As Augsburg’s Department of Sociology celebrates its 60th anniversary this year, it is a good time to look back at how the program began. Or, rather, at who began it.
Joel Torstenson came to Augsburg as a history major from rural West Central Minnesota. After graduating in 1938, he worked in education for Farmer’s Co-ops. He began teaching part-time at Augsburg upon earning a master’s degree in history and sociology.
During the war years, he became involved in the Peace Movement and participated in establishing a cooperative farm community, which led to employment with Midland Cooperatives as an educational director and community organizer. In the fall of 1947, President Christensen invited him back to Augsburg to develop its programs in social work and sociology while completing his PhD in sociology at the University.
The objectives set before Torstenson in developing the sociology major were: 1) to help students attain a better understanding of society; 2) to prepare students for social service, graduate training in social work or sociology, and 3) to explore the relevance of Christianity to effective social service.
“In developing the department of sociology,” Torstenson writes in his memoirs, Takk for Alt: A Life Story, “I consciously sought to promote a rigorous and dispassionate, as well as a sympathetic understanding of society, the human community, and personality. I thought it important for both student and teacher to wrestle with the tension between a ‘rigorous and dispassionate’ quest for societal understanding, and the more ‘compassionate and sympathetic’ concern for the fate of the human community.”
Joel Torstenson teaching a Sociology class.Besides the introductory courses in sociology and social problems, he added courses in sociological theory, social psychology, racial and inter-group relations, and rural sociology.
“As the instructor in rural sociology,” Torstenson writes, “I sought to relate my experiences in the rural communities of my early life and those as an elementary school teacher in a rural community.”
His involvement in rural community life and culture continued through his service on the American Lutheran Church’s Rural Life Commission and through representing Augsburg at a conference on Lutheran Higher Education in Service to Rural People. “Through such participation in rural life activities, I sought to enliven my teaching with reflections on contemporary developments in rural America.”
In the 1950s, Torstenson became involved with Church-Labor relations. “From my very beginnings as college student and resident of Minneapolis, I became intensely interested in the momentous labor-management struggle that led to the historic Truck Drivers Strike in 1934.” This interest led him to serve on and later chair a Church-Labor Committee to address the question of what role organized religion and church-related colleges play in the struggle. One of the consequences of his work on the committee was his decision to add a course in industrial relations to the sociology curriculum. “Again, the labor leaders visited the class and told their story, thereby adding some additional drama to the class deliberation.”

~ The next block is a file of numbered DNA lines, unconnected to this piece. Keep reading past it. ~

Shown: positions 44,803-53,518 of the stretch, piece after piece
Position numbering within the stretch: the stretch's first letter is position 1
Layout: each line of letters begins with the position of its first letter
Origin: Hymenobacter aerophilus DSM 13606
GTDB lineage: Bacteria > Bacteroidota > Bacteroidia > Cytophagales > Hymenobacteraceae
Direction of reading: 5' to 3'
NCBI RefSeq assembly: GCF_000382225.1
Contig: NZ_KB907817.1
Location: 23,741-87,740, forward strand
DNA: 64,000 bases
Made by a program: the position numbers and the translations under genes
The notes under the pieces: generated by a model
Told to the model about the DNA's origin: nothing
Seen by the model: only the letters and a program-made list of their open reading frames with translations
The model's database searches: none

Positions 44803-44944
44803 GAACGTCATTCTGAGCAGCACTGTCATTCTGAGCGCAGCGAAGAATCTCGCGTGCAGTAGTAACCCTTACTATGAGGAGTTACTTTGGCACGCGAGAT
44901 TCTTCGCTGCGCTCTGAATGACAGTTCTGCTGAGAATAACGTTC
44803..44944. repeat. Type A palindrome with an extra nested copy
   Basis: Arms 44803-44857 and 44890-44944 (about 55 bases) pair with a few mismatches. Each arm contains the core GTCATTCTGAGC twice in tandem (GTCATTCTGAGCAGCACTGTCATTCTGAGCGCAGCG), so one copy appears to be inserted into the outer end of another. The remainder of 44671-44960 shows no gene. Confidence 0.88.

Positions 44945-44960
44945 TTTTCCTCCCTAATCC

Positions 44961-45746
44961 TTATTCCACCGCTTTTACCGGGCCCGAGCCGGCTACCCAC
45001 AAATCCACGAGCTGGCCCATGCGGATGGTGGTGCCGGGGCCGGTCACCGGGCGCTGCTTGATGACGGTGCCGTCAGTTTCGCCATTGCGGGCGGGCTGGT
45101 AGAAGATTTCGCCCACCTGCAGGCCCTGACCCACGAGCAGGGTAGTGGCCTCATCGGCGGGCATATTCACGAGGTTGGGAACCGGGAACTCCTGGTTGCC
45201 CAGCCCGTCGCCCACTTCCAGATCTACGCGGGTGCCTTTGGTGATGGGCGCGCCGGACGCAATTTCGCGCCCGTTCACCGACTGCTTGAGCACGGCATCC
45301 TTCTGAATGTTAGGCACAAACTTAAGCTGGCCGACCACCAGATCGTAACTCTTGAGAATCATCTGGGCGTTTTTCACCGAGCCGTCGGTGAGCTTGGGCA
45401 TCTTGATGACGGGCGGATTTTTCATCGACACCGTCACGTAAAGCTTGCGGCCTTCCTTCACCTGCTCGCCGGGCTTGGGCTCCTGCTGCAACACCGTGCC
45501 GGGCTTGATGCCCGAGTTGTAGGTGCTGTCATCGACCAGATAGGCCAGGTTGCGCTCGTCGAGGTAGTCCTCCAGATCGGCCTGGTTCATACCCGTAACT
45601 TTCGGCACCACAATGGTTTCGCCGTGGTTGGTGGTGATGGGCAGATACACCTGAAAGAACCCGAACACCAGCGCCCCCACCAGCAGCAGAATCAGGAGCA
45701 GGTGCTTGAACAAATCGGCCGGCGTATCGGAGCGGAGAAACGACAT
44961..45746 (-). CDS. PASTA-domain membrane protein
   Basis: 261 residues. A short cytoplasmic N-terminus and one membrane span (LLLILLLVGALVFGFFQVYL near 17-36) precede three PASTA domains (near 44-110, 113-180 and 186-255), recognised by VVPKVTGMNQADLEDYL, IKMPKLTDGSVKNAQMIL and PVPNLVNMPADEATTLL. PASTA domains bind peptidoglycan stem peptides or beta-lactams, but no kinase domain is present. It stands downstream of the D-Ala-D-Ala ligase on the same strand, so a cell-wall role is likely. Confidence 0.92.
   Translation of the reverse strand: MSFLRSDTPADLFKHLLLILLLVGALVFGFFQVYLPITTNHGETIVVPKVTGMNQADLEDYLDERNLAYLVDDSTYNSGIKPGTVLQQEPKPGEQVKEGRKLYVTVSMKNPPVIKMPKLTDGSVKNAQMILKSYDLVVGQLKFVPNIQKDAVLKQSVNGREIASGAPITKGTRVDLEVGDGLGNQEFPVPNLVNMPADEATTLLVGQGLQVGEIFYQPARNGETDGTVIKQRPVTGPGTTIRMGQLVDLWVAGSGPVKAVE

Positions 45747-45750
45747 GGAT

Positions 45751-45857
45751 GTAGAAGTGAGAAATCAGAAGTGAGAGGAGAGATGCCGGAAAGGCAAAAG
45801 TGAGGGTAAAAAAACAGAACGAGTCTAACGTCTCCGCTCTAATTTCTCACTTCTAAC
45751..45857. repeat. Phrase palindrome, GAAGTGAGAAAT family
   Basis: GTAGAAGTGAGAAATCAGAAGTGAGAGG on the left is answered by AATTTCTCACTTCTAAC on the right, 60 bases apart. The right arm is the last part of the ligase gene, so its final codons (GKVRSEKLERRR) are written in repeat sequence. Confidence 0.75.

In his pursuit of racial justice and human rights, these programs provided a natural foundation for urban studies, which surfaced 20 years later. “The more we became involved in urban affairs, the more we began to ask the question—what is the appropriate role of a liberal arts college located at the center of an exploding metropolis?”
Torstenson used his sabbatical during the academic year of 1965-66 to explore this question. He visited east coast schools that had urban studies programs. Upon his return, he wrote a position paper, “The Liberal Arts College in the Modern Metropolis” which built the case for a metro-urban studies program at Augsburg. In it, he provided the rationale for an interdisciplinary program that would actively take advantage of the Minneapolis location.
Torstenson’s work also gave birth to the college-wide requirement that started as the “Urban Concern,” which was succeeded by the “City Perspective,” and is now known as the “Engaging Minneapolis” requirement.
Joel TorstensonWhen Martin Luther King, Jr., was killed in 1968, Joe Bash, director of youth programs for the American Lutheran Church, picked up the phone and asked people what college would be responsive to some of his ideas. Torstenson’s name arose again and again.
Out of their conversation “The Crisis Colony” was born. Students lived on the north side of Minneapolis, first in public housing and later in an abandoned synagogue, while learning from people who lived and worked in the community. Led by Torstenson and Gordon Nelson, it became an intense summer program first, then a semester program, where students were immersed in the culture. This program became the Metro Urban Studies Term, or “MUST,” which was the first academic program of HECUA, the Higher Education Consortium for Urban Affairs, which today is a key element for all urban studies majors and is one of the premier interdisciplinary experiential education programs in the nation.
Torstenson’s sabbatical to Scandinavia led to the development of the Scandinavian Urban Studies Term, or “SUST,” the second program of HECUA.
Today, the legacy of Joel Torstenson lives on through the sociology and metro-urban studies majors, the Center for Service, Work, and Learning, HECUA, and the college-wide “Engaging Minneapolis” requirement. Indeed, the fingerprint of Joel Torstenson will be a permanent marking at Augsburg College for generations to come.